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BY Abu Mubarik, 4:50pm June 18, 2024,

Tulsa survivors denied reparations again

Viola Fletcher is the oldest living survivor of the event. Photo: CBS

Survivors of the Tulsa massacre have lost a historic legal bid for reparations over the attack. The suit, which was filed in 2020 by three survivors of the massacre, was thrown out by the Oklahoma Supreme Court on Wednesday.

The state’s top court said the grievances of the appellants did not entitle them to compensation. “With respect to their public nuisance claim, though Plaintiffs’ grievances are legitimate, they do not fall within the scope of our State’s public nuisance statute,” the court wrote.

The ruling affirmed a lower court ruling where the judge concluded that “simply being connected to a historical event does not provide a person with unlimited rights to seek compensation”.

The suit was filed by survivors Viola Fletcher, 110, and Lessie Benningfield Randle, 109. The third, Hughes Van Ellis, died last year at 102. The case was filed under Oklahoma’s public nuisance law and the trio argued that violence and destruction wrought on the “Black Wall Street” area more than a century ago continues to resonate today, the BBC reported.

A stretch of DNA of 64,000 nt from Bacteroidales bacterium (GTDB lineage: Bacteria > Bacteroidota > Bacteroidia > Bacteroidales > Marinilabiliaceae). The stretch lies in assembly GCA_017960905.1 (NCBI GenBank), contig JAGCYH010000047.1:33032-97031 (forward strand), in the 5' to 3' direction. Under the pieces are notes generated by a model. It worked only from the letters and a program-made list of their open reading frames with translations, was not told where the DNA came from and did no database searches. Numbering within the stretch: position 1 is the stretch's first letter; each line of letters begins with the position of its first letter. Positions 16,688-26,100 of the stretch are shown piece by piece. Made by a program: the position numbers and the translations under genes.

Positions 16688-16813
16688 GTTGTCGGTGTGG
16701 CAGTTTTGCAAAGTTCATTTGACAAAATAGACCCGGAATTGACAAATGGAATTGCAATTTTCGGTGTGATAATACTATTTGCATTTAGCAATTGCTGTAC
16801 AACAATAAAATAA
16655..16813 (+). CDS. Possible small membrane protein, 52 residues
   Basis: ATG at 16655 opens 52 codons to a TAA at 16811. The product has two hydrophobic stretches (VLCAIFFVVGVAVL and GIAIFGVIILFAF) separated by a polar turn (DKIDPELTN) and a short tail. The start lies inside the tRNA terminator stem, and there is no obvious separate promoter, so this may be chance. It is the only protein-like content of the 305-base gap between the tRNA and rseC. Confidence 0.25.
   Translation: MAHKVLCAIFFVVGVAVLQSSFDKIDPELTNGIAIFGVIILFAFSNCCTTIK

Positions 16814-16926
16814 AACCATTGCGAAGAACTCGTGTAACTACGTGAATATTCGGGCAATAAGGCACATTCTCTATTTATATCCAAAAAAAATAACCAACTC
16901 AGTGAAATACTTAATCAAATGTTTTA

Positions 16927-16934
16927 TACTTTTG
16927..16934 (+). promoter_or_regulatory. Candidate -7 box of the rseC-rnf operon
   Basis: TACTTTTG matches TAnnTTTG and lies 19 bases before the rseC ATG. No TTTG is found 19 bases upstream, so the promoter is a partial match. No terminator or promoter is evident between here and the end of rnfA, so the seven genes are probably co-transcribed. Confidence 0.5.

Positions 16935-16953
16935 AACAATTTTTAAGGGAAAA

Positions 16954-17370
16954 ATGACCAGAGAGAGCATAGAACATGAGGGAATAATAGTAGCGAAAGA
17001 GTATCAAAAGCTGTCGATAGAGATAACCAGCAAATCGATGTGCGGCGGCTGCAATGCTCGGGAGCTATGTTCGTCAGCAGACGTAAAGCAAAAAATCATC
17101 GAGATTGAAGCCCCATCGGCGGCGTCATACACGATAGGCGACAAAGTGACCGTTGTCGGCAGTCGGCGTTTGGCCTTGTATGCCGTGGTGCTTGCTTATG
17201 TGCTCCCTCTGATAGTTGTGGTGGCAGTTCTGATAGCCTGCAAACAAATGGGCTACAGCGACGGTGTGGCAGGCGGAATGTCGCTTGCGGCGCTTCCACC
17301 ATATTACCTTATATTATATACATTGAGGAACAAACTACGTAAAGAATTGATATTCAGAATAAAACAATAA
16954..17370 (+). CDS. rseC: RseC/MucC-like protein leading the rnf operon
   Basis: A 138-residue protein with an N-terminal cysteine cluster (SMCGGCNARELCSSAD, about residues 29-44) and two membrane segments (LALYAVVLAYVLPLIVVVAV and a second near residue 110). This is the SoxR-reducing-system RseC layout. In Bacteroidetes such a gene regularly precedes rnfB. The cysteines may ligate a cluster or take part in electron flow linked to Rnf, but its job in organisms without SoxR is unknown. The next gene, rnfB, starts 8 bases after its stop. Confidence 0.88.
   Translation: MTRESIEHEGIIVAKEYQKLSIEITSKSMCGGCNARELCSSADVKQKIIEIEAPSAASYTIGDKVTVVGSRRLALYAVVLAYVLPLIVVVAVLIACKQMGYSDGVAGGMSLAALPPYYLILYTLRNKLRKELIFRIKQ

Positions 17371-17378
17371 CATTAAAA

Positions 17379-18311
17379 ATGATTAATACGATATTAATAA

The Tulsa County sheriff, county commissioners and the Oklahoma Military Department were named as defendants in the suit, the BBC added.

Tulsa’s Black Wall Street was a prosperous Black community that had a large working-class population, including doctors, lawyers, and other professionals. However, resentment toward Black prosperity caused a white mob to kill hundreds of residents, burn more than 1,250 homes, and erase years of Black success.

Besides the destruction of properties, the 1921 massacre also destroyed inheritance that could be passed to generations. “When the violence ended, Tulsa Negroes were homeless,” the Journal of Black Studies noted in 1972.

The case may be the last opportunity for survivors Fletcher and Randle to receive compensation for the devastating attack, according to the BBC.

“There is no going to the United States Supreme Court. There is no going to the federal court system. This is it,” their attorney, Damario Solomon-Simmons, previously argued in a legal brief.

Meanwhile, the attorney of the remaining survivors said the victims plan to file a petition for the Oklahoma Supreme Court to rehear the case and reconsider their decision.

Last Edited by:Mildred Europa Taylor Updated: June 18, 2024

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